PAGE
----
Prevalence and antimicrobial resistance profiles of Neisseria gonorrhea and Chlamydia trachomatis isolated from individuals attending STD clinics in Kampala, Uganda

  • Edith Nakku-Joloba
  • Gerald Mboowa
  • Willy Ssengooba
  • Anthony Kiyimba
  • Edgar Kigozi
  • Hannington Baluku
  • Lucy Alinaitwe
  • Ronnie Nyote
  • Jupiter Marina Kabahita
  • Paul Mutumba
  • Fred A Katabazi
  • Noah Kiwanuka
  • Nelson Sewankambo
  • David P Kateete
Keywords: Chlamydia trachomatis; Neisseria gonorrhoeae; Prevalence; Antimicrobial resistance; Genomic Analysis; Sexual partner networks.

Abstract

Background: Sexually transmitted diseases (STDs) management in sub-Saharan Africa is syndromic but molecular diagnostics provide quicker, sensitive diagnosis and treatment. Effective STD control hinges on identification and treatment of infected
persons and sexual partner contact tracing.

Objectives: This study assessed feasibility of using the Xpert CT/NG test to identify prevalent Chlamydia trachomatis (CT) and Neisseria gonorrhea (NG) infections among STD clinic attendees and their sexual partners and tested for antimicrobial resistance for N. gonorrhea.

Methods: A cross-sectional study was conducted at 4 outpatient STD clinics in Kampala, Uganda from February 2019 to October 2019. Participants received a syndromic diagnosis, were tested for NG and CT, as well as their sexual partners. Urine (men) and high vaginal swabs (women) were collected, examined using Xpert CT/NG assay. A total of 79 participants were enrolled at baseline of whom 25 had CT/NG. 21 partners of infected baseline participants and 7 partners of the 21 primary partners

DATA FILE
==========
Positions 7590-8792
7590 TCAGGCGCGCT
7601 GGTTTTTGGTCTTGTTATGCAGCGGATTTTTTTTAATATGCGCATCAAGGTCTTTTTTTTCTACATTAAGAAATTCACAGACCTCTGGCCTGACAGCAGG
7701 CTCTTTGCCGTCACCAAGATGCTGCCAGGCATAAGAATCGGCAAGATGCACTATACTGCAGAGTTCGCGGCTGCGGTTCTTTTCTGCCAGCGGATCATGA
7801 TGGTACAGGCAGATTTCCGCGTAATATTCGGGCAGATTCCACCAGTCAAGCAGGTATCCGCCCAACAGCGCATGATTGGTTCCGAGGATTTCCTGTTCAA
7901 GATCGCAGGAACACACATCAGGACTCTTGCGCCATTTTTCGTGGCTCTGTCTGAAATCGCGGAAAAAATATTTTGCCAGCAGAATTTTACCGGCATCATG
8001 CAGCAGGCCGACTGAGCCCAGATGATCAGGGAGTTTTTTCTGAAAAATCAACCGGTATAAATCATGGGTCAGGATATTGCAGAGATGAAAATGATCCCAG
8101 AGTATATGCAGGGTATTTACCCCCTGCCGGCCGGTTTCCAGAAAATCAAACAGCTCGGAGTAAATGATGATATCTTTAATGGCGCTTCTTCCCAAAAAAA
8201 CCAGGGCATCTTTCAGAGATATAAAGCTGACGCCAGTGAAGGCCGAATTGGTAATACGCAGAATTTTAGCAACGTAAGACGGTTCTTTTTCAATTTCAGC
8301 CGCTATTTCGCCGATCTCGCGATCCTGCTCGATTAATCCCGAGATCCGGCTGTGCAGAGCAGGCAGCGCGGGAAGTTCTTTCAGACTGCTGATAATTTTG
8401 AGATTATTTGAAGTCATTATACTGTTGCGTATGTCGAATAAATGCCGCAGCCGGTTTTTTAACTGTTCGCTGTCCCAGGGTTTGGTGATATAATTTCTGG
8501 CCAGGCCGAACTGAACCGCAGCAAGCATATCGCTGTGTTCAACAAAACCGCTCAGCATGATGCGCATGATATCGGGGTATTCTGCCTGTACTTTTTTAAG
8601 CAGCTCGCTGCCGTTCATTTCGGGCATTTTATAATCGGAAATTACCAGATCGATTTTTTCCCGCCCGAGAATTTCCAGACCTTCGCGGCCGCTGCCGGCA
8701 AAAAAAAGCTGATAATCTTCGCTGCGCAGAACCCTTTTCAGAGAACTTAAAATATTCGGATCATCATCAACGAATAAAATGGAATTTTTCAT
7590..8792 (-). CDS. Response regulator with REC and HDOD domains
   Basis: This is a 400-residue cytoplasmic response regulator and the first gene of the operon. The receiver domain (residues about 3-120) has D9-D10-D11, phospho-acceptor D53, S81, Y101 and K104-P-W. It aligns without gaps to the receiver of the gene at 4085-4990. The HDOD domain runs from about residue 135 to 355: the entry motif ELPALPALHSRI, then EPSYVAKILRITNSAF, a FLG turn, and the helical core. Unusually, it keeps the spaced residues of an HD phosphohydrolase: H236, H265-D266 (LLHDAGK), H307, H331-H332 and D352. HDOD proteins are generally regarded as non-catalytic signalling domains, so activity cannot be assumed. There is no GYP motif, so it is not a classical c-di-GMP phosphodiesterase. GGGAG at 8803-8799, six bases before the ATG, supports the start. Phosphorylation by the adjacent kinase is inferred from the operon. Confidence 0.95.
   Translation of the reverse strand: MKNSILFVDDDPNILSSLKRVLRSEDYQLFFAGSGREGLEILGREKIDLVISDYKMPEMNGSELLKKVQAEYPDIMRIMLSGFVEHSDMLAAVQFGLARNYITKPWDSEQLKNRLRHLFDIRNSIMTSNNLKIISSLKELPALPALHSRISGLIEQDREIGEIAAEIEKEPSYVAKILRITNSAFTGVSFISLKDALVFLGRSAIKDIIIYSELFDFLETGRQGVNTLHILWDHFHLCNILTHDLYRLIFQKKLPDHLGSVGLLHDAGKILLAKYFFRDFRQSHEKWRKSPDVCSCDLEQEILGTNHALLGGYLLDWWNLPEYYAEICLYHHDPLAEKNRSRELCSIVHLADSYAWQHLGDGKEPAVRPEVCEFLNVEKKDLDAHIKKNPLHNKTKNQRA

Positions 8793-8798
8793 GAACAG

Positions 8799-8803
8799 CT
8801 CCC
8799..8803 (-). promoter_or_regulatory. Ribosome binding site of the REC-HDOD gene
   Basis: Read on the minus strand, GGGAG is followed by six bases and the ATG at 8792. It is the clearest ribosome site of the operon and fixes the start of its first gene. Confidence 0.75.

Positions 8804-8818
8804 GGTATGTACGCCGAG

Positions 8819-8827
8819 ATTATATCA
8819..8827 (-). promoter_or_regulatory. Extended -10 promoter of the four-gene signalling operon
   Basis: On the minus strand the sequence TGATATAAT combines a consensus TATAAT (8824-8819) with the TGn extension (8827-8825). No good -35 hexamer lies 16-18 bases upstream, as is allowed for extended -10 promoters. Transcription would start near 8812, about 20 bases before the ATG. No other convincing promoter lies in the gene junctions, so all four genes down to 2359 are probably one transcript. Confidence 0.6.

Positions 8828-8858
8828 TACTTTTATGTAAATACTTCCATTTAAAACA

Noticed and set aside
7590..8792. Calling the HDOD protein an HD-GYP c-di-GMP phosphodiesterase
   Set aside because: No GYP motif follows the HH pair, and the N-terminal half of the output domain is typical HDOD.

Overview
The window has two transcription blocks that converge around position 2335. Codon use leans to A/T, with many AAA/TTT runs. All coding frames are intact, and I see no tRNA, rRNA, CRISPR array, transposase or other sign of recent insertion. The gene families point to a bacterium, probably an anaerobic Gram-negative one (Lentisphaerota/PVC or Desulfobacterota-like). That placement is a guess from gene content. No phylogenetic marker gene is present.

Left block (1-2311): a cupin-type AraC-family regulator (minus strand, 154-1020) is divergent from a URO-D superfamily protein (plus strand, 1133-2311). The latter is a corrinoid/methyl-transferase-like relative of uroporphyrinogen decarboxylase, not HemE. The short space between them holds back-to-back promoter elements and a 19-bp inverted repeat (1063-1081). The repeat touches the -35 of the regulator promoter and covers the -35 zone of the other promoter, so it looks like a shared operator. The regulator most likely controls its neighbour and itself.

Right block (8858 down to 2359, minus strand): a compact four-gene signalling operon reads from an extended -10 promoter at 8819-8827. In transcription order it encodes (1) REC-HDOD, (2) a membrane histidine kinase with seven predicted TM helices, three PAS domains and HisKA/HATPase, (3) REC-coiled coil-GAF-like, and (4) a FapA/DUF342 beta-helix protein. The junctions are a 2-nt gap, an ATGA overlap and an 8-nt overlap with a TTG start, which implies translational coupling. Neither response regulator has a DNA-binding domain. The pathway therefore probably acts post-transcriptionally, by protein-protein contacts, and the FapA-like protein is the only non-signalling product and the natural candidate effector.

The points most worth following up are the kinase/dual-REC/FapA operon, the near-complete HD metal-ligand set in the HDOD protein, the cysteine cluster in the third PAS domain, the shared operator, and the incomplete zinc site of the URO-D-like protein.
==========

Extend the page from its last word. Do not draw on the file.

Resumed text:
were enrolled.

Results: The mean age of the reported sexual partners was 26 (18-43) years. The prevalence of NG was 25% at baseline and 18 % for CT. Nine (11.4%) people were dually infected. Men were more likely to have NG (p<0.001) at multivariable level. Two
participants tested HIV-1 positive. On microbiological culture, 8 samples (2.5%) grew NG and all were resistant to penicillin, ciprofloxacin. For CT, we found a preponderance of the F-serovar in this population.

Conclusion: The most prevalent organism was Neisseria gonorrhea. Generally, the prevalence of CT and NG was high. Infection proportions increased among primary partners, particularly women. Etiologic testing without partner tracing and treatment
may underestimate burden of CT/NG in this population and contribute to re-infection.

Keywords: Chlamydia trachomatis; Neisseria gonorrhoeae; Prevalence; Antimicrobial resistance; Genomic Analysis; Sexual partner networks.

Published
2022-10-27
Section
Articles

Journal Identifiers


eISSN: 1729-0503
print ISSN: 1680-6905